7X Split’s master suite takes over most of the starboard hull. There are two entryways, through a standard hallway and via a “secret passageway” in the walk-in wardrobe, which itself is hidden behind a custom-designed decorative wall. The master and guest cabins feature greys, deep blues and leather detailing. It could have been a bit dark, but a trio of rectangular portholes bring light into the space and a reflection of water dances across the ceiling. A sofa and desk complement the queen-sized bed in the master, and the en suite carries forward the masculine interior motif, adorned in teak and dark quartz. There’s an option for a balcony to fold down off the master, which has been engineered but not yet sold on an 80.

“On board some of the next units from Sunreef 80,” says Joanna Szulc, Sunreef’s head of interior design, “we will see the galley up [on the main deck] and galley down, four and five cabin layouts, an extra bar section on the main deck, and many other options. Everything is possible.” The yard does its own naval architecture, interior design, joinery and even carbon work, like the 33 metre mast the 80 carries. Sunreef prides itself on the level of personalisation that it is able to give customers, and the designers say they worked closely with 7X Split’s hands-on owner and his wife throughout the build, including creating custom elements.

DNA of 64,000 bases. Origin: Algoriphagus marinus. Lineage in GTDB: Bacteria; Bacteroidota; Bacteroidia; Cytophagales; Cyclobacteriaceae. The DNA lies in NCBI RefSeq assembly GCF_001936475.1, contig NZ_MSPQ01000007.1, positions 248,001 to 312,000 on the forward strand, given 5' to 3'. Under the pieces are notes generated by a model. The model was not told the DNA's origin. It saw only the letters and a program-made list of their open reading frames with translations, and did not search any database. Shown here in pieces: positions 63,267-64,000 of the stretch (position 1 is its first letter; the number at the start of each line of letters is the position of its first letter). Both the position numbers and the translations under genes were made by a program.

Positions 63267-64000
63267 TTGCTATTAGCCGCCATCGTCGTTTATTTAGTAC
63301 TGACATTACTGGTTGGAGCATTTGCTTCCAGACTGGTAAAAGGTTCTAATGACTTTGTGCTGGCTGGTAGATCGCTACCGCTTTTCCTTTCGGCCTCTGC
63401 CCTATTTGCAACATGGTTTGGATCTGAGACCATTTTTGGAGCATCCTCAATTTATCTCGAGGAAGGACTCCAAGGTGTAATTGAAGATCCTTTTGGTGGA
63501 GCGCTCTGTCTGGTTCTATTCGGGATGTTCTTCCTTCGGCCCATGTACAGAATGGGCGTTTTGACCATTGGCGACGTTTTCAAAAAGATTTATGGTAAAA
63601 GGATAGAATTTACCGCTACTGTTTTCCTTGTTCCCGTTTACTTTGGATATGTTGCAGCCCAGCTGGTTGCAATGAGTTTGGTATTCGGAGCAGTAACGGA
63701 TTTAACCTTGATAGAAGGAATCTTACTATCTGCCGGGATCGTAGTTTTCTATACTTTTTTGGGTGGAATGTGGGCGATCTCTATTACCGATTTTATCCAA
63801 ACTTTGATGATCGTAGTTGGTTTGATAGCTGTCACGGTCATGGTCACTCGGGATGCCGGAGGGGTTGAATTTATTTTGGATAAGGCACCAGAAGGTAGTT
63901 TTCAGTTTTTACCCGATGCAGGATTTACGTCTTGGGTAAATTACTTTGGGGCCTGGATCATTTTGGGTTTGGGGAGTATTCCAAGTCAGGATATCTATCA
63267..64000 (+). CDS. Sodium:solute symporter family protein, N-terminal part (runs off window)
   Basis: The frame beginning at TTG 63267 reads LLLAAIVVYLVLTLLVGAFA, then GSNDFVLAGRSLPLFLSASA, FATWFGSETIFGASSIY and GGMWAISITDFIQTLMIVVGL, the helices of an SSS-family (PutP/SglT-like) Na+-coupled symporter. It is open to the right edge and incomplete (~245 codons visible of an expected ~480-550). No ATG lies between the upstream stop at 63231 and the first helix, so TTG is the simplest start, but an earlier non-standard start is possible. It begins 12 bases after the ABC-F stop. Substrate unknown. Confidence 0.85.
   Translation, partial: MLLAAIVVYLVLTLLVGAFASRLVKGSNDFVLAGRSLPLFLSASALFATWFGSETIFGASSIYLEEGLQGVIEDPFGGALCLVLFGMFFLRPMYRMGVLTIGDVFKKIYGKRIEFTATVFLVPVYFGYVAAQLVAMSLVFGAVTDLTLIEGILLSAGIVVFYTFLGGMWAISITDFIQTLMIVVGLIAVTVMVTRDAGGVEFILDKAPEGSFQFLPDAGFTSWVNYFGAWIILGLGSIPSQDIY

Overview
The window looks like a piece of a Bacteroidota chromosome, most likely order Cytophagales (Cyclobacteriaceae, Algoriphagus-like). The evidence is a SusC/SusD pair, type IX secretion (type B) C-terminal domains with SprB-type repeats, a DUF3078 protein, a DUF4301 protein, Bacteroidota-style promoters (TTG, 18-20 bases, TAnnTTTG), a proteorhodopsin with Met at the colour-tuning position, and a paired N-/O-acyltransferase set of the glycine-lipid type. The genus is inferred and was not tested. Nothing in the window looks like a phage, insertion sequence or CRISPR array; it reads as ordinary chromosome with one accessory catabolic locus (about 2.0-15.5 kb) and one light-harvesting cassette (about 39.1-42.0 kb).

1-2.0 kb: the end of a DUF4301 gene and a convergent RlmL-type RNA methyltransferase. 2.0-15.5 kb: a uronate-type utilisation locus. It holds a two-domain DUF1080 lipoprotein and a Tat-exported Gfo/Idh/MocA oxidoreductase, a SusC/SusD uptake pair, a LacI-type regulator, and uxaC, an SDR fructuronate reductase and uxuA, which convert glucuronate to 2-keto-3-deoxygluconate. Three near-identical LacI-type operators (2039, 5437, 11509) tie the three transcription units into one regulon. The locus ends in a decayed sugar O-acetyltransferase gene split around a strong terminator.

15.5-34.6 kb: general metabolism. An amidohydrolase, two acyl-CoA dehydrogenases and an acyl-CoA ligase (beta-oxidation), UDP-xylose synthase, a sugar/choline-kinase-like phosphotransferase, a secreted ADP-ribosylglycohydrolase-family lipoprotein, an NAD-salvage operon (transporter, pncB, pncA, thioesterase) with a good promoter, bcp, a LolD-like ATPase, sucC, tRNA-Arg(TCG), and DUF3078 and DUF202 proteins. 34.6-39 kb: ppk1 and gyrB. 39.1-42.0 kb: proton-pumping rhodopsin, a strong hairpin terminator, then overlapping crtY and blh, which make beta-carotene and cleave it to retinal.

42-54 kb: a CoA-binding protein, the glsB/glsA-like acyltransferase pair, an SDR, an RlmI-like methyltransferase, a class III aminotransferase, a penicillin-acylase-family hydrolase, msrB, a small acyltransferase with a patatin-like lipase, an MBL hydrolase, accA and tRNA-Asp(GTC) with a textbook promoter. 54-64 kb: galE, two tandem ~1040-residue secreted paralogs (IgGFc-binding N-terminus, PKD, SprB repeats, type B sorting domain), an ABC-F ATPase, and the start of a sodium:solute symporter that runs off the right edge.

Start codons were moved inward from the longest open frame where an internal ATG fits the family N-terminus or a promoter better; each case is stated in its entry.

One of these was the onyx island that’s a focal feature in the ample 47 square metre main saloon. Cut with asymmetrical angles and backlit, the white onyx piece is set centre and forward in the saloon – it holds a television while also concealing bar storage at its rear. The saloon furnishings are simple and clean, and kept low to take in the views from the large windows. The deep, L-shaped sofa to starboard has reclining backrests and is set off by circular, mid-century-inspired coffee tables and leather chairs. To port is a dining table with a shallower sofa on one side and four elegant white chairs on the other. Throw cushions in ocean tones break up the grey and neutral colours of the furniture. The saloon can be rearranged to suit just about any use the owner desires, from disco to conference room to yoga studio.